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Celtics warriors score, takeaways: Jaylen Brown, Al Horford and Boston steal Game 1 at Golden State

The Golden State Warriors went into the night unbeaten on their home court during the 2022 NBA Playoffs and for three quarters it looked like they would continue that trend in Game 1 of their NBA Finals series against the Boston Celtics. However, things changed significantly over the course of the final 12 minutes as the visitors entered the Chase Center and outplayed the Warriors 40-16 in the fourth quarter to walk away with a 120-108 win.

Stars from both sides came into action as Stephen Curry led all scorers with a game-high 34 points, while Andrew Wiggins, Klay Thompson and Jordan Poole combined for 44 points, nine rebounds and seven assists of their own. In the end, that wasn’t enough to surpass the performance of Jayson Tatum, Jaylen Brown, Al Horford and Derrick White as the road team was able to claim home field advantage in Game 1.

Game 2 takes place in San Francisco on Sunday night.

Here are four key takeaways from the game:

1. Celtics steal it with an incredible fourth quarter

The Celtics entered the fourth quarter in serious trouble, losing 12 points to a Warriors team that was 9-0 at home in the first three rounds of the playoffs. And when the frame began with Jayson missing Tatum two easy looks to continue his brutal shooting performance, it didn’t seem like a comeback was in sight.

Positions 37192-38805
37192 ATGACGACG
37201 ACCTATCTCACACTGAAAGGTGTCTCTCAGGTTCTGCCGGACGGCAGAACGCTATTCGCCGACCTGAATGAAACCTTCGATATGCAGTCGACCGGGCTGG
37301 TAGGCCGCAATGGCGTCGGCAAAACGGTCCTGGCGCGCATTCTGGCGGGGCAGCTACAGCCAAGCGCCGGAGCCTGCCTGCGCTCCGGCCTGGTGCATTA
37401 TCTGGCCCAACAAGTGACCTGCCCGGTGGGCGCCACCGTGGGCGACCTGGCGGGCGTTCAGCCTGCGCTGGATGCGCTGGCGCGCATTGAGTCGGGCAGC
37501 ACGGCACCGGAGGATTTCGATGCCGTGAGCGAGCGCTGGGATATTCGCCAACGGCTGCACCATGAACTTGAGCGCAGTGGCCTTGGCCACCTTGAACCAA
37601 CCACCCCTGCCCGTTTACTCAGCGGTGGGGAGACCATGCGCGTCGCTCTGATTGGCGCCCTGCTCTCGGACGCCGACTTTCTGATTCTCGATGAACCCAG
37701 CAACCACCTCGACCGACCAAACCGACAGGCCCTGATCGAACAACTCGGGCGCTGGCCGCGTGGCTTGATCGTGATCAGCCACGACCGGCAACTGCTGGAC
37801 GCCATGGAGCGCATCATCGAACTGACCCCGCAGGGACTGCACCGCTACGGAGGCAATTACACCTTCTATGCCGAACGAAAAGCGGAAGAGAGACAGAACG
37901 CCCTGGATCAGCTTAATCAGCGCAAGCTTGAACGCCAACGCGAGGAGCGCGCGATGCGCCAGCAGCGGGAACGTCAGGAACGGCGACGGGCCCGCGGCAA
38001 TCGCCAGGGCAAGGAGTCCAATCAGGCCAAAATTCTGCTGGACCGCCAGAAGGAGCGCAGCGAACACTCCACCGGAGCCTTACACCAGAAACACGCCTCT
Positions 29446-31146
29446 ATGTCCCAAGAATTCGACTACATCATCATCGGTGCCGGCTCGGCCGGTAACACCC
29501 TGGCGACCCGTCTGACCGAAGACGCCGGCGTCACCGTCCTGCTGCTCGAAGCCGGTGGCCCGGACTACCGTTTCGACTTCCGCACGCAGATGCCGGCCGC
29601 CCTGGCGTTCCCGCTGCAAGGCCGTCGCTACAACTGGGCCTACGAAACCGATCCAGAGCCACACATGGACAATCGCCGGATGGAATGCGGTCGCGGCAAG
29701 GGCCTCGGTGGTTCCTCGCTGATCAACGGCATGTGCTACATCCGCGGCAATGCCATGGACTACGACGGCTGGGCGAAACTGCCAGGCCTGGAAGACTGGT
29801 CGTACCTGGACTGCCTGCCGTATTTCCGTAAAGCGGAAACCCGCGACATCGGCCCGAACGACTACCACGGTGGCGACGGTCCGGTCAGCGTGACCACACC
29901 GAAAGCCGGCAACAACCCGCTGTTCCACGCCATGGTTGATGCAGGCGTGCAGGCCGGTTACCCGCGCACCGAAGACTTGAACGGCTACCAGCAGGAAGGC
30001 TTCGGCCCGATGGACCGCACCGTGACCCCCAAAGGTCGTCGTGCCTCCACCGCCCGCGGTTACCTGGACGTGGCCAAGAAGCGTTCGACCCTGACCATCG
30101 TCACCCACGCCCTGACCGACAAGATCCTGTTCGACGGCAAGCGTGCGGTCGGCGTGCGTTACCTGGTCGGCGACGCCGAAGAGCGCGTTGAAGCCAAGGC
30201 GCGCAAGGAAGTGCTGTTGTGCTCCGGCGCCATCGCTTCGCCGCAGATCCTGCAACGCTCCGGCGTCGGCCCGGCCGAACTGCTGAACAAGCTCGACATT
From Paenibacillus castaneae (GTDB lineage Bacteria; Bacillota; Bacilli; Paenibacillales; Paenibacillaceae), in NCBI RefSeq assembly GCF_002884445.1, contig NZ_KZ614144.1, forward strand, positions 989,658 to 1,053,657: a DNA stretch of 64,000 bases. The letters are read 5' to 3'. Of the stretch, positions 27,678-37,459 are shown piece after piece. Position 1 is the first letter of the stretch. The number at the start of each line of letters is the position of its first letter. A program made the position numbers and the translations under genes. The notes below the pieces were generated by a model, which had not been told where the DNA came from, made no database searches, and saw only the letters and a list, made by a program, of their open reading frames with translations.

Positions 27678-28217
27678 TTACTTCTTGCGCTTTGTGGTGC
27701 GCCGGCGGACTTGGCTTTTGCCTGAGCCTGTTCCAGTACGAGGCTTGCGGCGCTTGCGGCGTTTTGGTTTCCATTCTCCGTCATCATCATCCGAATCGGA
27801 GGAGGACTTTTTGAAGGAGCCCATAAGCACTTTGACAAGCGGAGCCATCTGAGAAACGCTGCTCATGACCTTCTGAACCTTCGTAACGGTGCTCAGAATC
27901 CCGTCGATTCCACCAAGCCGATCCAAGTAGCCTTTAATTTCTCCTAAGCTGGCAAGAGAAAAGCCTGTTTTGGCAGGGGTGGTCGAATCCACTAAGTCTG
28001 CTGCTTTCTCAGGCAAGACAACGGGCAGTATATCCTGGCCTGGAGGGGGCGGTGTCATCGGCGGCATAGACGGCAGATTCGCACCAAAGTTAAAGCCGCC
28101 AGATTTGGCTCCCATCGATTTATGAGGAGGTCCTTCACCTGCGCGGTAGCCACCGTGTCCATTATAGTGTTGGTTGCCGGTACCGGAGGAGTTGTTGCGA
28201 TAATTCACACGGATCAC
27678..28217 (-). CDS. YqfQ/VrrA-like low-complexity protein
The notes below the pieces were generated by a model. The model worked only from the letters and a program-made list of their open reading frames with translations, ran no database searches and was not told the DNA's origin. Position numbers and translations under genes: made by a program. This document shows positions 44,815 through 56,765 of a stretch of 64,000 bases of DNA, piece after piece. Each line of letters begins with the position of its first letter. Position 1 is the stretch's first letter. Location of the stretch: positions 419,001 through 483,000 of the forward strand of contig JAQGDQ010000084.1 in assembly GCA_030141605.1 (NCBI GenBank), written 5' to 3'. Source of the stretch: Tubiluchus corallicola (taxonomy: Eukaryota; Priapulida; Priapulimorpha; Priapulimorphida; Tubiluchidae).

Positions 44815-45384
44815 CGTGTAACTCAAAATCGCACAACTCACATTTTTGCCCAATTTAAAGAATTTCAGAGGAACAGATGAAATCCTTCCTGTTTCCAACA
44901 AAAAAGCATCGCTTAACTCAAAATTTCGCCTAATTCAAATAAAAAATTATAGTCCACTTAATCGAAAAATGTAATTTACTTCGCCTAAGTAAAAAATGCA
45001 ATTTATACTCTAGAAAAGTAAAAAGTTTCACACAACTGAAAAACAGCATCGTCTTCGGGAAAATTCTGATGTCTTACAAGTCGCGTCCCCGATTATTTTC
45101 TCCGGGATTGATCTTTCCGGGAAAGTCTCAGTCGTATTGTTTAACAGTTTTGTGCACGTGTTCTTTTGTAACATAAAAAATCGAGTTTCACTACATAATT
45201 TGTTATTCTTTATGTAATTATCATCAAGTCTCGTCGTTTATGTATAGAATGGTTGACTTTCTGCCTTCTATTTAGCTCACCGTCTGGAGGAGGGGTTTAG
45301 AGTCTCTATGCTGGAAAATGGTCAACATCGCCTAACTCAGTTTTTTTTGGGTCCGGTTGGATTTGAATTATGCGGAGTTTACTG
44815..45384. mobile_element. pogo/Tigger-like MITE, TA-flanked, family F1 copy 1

That’s when Jaylen Brown took control. As Tatum struggled, the Celtics put the ball in his hands and he started playing game after game. He scored or assisted on 20 of the Celtics’ first 23 points in the fourth quarter as they charged back and eventually tied the game at 5:40 on a 3-pointer from Derrick White that Brown assisted. It would be hard to say enough how important this stretch from Brown was. That was exactly the scenario where they needed him to step up and he did it in the biggest game of his career.

It looked like we were in for a frantic finish, but instead the Celtics just kept rolling. They outscored the Warriors 17-5 in the final 5:40, earning a double-digit win and a 1-0 lead in the series. The final record in the fourth quarter was 40-16 in favor of the Celtics. That 24-point lead was the largest in a fourth quarter in Finals history.